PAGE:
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Ministry wants permanent ban on log export

13th July, 2018


KOTA KINABALU: The Ministry of Trade and Industry (MTI) will be pushing for permanent export ban of round logs in order attract investors in the timber downstream industries.

Deputy Chief Minister, Datuk Seri Wilfred Madius Tangau who is also Minister of Trade and Industry, said that the current ban imposed by the State government in May was temporary, and MTI is pushing for the ban to be permanent.

According to him, MTI has formed a task force which includes the Malaysian Timber Industry Board (MTIB) to study its need and implication before presenting it to the state cabinet soon.

A permanent ban is necessary to ensure security of supply of raw materials to enable a value-adding industry to flourish.

“There must be consistency (of supply) to attract the investors. Similar ban was imposed once which attracted investors, but after that the ban was lifted, causing shortage and mismatch of raw materials and affecting the investors.

“So now, the investors will only come if the ban is permanent,” he told a press conference after receiving a courtesy call from MTIB Director-General, Datuk Jalaluddin Harun at MTI office in Wisma Kewangan here yesterday.

Tangau said that Sabah’s garden furniture industry has been declining over the years because the raw materials were exported to other countries.

The value addition of timber in Sabah at less than one percent is ‘very low’ compared to the national average of 7.7 per cent, he said.

In order to drive the timber and furniture industry in the state, the government should have some control over the state’s government-linked corporations such as SAFODA (Sabah Forestry Development Authority) so it can have a say in the decision making process on what to do with their products.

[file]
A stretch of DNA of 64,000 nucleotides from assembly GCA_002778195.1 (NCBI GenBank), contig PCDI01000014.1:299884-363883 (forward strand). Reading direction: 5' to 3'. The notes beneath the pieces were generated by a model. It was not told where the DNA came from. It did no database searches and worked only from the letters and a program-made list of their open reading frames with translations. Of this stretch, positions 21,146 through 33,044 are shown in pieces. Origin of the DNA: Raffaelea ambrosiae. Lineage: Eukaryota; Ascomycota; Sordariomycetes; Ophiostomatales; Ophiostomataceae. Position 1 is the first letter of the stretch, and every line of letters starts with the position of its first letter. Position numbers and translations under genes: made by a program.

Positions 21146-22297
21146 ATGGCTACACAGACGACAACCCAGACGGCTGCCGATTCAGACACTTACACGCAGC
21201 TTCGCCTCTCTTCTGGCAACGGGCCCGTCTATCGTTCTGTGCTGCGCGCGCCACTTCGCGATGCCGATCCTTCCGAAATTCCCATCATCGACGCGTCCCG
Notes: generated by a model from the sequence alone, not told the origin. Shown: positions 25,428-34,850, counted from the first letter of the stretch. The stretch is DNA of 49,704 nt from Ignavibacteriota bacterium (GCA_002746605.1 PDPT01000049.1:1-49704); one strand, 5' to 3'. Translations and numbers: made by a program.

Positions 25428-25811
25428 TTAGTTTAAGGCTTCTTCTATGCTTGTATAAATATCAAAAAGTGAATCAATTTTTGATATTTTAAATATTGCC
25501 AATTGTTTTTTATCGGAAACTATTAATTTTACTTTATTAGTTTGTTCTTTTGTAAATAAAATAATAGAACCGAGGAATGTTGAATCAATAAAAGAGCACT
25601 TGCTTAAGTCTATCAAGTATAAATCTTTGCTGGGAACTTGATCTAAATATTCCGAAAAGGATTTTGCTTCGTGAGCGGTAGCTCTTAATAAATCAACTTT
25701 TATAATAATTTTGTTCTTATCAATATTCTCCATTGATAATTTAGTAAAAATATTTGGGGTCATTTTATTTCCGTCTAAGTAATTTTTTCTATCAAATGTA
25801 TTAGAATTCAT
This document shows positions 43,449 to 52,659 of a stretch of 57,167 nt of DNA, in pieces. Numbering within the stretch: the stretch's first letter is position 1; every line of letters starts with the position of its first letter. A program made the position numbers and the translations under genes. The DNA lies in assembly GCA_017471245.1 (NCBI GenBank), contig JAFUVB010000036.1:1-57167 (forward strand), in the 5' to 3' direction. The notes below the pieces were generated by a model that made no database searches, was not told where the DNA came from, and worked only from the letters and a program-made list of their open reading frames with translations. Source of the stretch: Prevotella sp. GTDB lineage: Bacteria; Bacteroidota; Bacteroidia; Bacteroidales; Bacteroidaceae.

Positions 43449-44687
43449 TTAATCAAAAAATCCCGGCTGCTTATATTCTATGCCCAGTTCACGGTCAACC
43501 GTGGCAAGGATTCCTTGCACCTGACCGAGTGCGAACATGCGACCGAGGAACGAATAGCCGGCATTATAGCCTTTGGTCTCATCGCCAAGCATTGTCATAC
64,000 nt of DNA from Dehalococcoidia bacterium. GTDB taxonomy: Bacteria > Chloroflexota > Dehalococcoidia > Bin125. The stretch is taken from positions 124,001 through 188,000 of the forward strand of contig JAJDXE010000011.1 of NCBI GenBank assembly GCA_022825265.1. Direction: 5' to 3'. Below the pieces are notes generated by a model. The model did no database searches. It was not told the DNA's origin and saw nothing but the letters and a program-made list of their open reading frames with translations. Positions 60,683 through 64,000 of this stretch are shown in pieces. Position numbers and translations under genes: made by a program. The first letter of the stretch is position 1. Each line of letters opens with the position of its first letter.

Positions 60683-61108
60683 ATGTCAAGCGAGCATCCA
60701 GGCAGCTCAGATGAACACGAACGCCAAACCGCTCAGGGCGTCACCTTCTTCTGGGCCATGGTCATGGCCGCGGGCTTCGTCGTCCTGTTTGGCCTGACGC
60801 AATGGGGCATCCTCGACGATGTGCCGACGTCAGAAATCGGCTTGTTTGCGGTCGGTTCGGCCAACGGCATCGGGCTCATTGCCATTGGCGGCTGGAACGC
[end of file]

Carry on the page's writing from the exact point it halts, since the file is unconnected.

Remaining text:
Citing SAFODA product, acacia mangium as an example, he said that the local furniture industry relies on the species as it is suitable for outdoor furniture.

“However, SAFODA controls their product so they export them to Vietnam which happened to be Malaysia’s main competitor in the industry,” he said.

Meanwhile, Jalaluddin said that Sabah’s furniture export is experiencing gradual decline from RM68.8 million in 2007, to RM9.3 million in 2017.

Apart from banning the export of round logs, he said that the task force is also looking at alternative materials such as oil palm trunk which is in abundance in Sabah.

MTIB has been working with various quarters, including a German company, to pursue the production of sawn timber, veneer and plywood from oil palm trunks, and has been able to produce them at a very competitive rate.

Sabah, he said, is in a very good position to benefit from it as it has the biggest oil palm plantation in the country at 1.55 million hectares. (The latest Oil Palm Statistics 2017 from Malaysia Palm Oil Board put Sarawak slightly ahead of Sabah.)

Meanwhile when asked on export value of round logs from Sabah, he said that it was RM445 million in 2007, and had declined to RM206 million in 2017.

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